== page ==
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Route complexity and simulated physical ageing negatively influence wayfinding

Originally Published:
2016
Key Point Summary
Key Point Summary Author(s):
Dickey, Andrew
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Key Concepts/Context
In this study, “wayfinding” is defined as determining and following a path or route between an origin and a destination. Wayfinding can be particularly difficult in complex and sometimes stressful environments like hospitals, and as hospitals continue to expand to meet increasing healthcare demands, their layouts face the possibility of becoming more difficult to navigate. Wayfinding is particularly difficult for the elderly, who may have memory issues and weakened physical abilities. Support from the environment is necessary to help elderly people function at their best, so it is important to understand what elements of the designed environment either benefit or confuse them.
Objectives
To assess the influence of physical aging and route complexity on wayfinding abilities.
Methods
75 participants (aged 18-28, 67% female) were involved in this study. Over the course of six days, 42 individuals completed one wayfinding task while 33 completed two wayfinding tasks, amounting to a total of 108 studied wayfinding tasks. Participants were randomly assigned a group of three wayfinding tasks, starting each route from different origins and ending in different destinations. Participants were free to choose their routes among the predetermined origins and destinations. Randomly selected pairs of participants walked together; one participant acted as the wayfinder while the other was an observer measuring walking distance and time. In addition, random participants were given a gerontologic suit (a suit that allows young people to experience some of the physical limitations of elderly people), so that by the end of the study 56% of the routes studied were completed by someone in a gerontologic suit. Measures included route complexity and overall wayfinding performance.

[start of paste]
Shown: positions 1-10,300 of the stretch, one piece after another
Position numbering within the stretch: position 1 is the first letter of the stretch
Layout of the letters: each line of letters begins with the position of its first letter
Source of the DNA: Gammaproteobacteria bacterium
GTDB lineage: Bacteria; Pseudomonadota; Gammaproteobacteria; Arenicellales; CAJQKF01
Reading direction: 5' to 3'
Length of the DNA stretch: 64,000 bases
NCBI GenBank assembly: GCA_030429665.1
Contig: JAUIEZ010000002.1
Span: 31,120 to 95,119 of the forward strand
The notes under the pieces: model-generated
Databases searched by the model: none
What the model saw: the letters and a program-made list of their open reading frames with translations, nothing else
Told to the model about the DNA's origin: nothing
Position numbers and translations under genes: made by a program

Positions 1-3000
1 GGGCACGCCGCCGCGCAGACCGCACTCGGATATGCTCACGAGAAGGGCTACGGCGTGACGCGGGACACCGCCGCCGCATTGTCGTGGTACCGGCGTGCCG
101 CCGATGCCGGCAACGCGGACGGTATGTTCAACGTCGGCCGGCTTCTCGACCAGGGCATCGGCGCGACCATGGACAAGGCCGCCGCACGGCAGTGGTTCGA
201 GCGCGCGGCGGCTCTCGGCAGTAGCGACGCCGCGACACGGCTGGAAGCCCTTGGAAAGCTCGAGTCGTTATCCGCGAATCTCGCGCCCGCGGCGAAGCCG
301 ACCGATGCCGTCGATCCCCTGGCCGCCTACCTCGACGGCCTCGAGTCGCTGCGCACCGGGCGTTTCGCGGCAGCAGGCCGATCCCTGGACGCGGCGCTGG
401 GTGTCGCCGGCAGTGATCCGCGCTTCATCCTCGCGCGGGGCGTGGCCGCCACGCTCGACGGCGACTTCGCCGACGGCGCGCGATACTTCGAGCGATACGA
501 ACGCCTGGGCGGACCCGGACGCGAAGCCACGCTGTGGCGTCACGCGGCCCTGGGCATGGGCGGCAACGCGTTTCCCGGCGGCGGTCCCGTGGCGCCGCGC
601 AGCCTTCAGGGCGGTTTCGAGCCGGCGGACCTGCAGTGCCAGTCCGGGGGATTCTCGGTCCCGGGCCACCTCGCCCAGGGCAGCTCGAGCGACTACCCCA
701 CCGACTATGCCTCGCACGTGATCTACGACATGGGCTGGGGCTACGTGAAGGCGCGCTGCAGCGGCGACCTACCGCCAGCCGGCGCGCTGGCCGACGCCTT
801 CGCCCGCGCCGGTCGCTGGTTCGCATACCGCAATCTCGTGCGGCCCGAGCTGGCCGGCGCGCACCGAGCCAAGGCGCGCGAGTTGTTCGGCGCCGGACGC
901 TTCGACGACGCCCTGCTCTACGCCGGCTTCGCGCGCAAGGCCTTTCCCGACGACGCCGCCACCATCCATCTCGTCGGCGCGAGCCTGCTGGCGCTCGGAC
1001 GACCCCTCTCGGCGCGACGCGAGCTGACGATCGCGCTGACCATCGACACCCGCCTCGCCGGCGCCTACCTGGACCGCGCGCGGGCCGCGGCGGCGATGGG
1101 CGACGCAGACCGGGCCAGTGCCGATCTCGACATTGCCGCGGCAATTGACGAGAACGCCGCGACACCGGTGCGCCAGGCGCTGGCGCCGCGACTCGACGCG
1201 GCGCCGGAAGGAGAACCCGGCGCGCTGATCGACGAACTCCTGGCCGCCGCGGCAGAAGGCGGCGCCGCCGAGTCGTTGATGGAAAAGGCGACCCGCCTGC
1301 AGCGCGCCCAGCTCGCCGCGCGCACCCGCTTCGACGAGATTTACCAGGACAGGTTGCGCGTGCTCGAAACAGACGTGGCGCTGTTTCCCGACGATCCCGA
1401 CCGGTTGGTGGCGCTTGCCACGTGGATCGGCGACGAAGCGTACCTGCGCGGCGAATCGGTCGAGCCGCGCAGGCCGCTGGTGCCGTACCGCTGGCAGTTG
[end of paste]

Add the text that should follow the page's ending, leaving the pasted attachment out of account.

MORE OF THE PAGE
Design Implications
 Appropriate signage and carefully considered layout are key to simplifying the process of navigating through hospitals. Routes that require passing through multiple buildings were generally found to be the most difficult; designers could consider planning facilities with as few of these building changes as possible. If there are buildings specifically designed for elderly care, signage with larger print and highly simplified floor plans should be considered.
Findings
Building changes within routes made performances significantly less efficient; however, no significant effects were found in overall speed. Participants wearing the gerontologic suit performed their tasks at significantly lower speeds; however, efficiency rates were not significantly different from those of participants without the suit. Complexity of the route did not seem to be linked to variations in heart or respiratory rate, both with and without the gerontologic suit; however, participants using the suit did generally have higher heart rates and respiratory rates throughout their tasks. 
Limitations
All participants in this study were of a relatively young age group, so despite the effects of the gerontologic suit, the results may not provide a completely accurate picture as to how the elderly would respond to these wayfinding tasks. All tasks were completed in one hospital, making it difficult to draw generalized conclusions regarding the nature and effects of complex wayfinding tasks. 
Design Category
Building location/site optimization|Unit configuration and layout|Adjacencies/department
Setting
Hospitals
Outcome Category
Organizational outcomes|Patient satisfaction and comfort|Patient health outcomes
Environmental Condition Category
Patient Satisfaction and Comfort
Key Point Summary Author(s):
Dickey, Andrew
Primary Author
Zijlstra, E.